Jesus said to her, “Mary!” She turned and said to him in Hebrew, “Rabbouni,” which means Teacher.

Jesus said to her, “Stop holding on to me, for I have not yet ascended to the Father. But go to my brothers and tell them, ‘I am going to my Father and your Father, to my God and your God.'” Mary of Magdala went and announced to the disciples, “I have seen the Lord,” and what he told her.

On the evening of that first day of the week, when the doors were locked, where the disciples were, for fear of the Jews, Jesus came and stood in their midst and said to them, “Peace be with you.” When he had said this, he showed them his hands and his side. The disciples rejoiced when they saw the Lord.

Jesus said to them again, “Peace be with you. As the Father has sent me, so I send you.” And when he had said this, he breathed on them and said to them, “Receive the holy Spirit. Whose sins you forgive are forgiven them, and whose sins you retain are retained.”

Thomas, called Didymus, one of the Twelve, was not with them when Jesus came. So the other disciples said to him, “We have seen the Lord.” But he said to them, “Unless I see the mark of the nails in his hands and put my finger into the nailmarks and put my hand into his side, I will not believe.”

Now a week later his disciples were again inside and Thomas was with them. Jesus came, although the doors were locked, and stood in their midst and said, “Peace be with you.” Then he said to Thomas, “Put your finger here and see my hands, and bring your hand and put it into my side, and do not be unbelieving, but believe.”

Thomas answered and said to him, “My Lord and my God!”

Jesus said to him, “Have you come to believe because you have seen me?r Blessed are those who have not seen and have believed.”

Now Jesus did many other signs in the presence of [his] disciples that are not written in this book. But these are written that you may [come to] believe that Jesus is the Messiah, the Son of God, and that through this belief you may have life in his name.

An hilarious April Fool’s joke was subsequently played by a certain someone who said these events did not occur. Strangely, he said they didn’t occur because eyewitnesses said they occurred. The joke quickly got out of hand, such that many forgot it was a joke. This is life.

March 3, 2018 | 26 Comments

Insanity & Doom Update XXIV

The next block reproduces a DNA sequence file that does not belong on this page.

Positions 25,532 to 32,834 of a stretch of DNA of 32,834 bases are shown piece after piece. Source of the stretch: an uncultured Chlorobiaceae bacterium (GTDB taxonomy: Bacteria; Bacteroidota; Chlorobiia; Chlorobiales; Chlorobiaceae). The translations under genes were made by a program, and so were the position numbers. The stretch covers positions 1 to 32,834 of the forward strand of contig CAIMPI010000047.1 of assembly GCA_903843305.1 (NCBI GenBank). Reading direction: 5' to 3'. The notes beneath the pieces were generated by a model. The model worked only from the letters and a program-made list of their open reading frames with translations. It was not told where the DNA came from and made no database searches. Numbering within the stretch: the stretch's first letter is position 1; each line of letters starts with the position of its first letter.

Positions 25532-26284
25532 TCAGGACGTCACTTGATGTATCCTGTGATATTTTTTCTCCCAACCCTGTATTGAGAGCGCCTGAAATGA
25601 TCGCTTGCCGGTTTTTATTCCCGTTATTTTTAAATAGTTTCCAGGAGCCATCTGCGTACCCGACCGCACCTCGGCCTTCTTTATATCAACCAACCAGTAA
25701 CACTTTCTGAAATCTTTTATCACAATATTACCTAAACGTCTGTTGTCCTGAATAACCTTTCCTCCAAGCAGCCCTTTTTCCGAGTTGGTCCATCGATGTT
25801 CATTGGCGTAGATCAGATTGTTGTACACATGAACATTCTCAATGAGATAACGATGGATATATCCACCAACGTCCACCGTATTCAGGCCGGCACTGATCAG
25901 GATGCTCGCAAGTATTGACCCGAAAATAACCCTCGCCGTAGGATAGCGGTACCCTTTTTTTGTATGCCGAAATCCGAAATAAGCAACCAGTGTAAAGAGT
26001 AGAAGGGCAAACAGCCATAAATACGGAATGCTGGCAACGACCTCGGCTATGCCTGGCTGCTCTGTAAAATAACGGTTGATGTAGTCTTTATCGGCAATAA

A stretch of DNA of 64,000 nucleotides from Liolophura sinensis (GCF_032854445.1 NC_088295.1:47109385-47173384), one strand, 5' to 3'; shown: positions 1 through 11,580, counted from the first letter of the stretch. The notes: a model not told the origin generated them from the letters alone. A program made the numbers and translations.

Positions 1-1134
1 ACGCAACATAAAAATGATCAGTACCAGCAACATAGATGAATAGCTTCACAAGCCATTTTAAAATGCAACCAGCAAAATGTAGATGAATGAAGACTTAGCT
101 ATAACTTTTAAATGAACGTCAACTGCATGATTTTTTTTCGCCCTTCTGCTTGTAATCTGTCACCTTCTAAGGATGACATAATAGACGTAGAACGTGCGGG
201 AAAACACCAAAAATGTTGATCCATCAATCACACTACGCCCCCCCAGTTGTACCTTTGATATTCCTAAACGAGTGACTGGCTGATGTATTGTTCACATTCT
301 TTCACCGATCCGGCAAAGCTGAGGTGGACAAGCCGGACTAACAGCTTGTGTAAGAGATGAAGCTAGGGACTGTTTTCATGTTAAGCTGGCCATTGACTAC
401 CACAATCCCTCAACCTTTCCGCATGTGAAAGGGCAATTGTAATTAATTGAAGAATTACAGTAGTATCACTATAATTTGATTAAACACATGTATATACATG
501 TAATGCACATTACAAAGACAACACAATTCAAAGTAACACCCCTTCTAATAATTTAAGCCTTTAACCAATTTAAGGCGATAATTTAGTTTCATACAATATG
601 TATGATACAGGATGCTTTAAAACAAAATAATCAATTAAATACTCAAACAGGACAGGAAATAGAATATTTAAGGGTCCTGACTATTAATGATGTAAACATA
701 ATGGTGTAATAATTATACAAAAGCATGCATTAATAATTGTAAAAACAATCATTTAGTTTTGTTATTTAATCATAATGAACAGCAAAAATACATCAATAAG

A very special update to our Insanity & Doom series, the time focusing on Google’s social justice warriors.

Google doesn’t like white people, especially white men. Not all whites: American whites. How curious. You can have some fun proving this to yourself, following the links below, or by typing in the search terms yourself.

When you do a Google search for classes of people, like artists or scientists, they sometimes list a row of headshots across the top of the main Google page, with clickable links. Sometimes you have to click the Images links if you want to see faces. Below I list the headshot if they have it, or give the link to the Images if not.

You might expect search result rankings to be in the order of prominence or importance or accomplishments, or perhaps even by time. Alas, no. Google seems to have another algorithm in mind. Before you get exercised and start throwing the silly “r-word” about, I say God bless every one of the people shown.

Try the following searches. Your results might vary a bit.

American inventors (a well known classic). Contrast it with Chinese inventors or, say, French inventors, or even Canadian inventors.

American scientists. Try the same contrasts here and below.

American doctors

American artists

American astronomers.

American mathematicians.

American architects. Oops!

American chemists. Another oops. Not shown, because the “oops” gives it away. Same with American philosophers.

White couples. Another classic, with the results showing a dearth of the term searched for. Contrast with Black couples or Asian couples or whatever else. Then jump to white couple with children.

Now people at Google say that when searching for, say, white couple it will also match images tagged with words like black and white couple. Might be possible. But if that’s so, why doesn’t black couple also match black and white couple? Seems the same images ought to show. Black and white couples produces a lots of images of couples in black and white (sans color, I mean).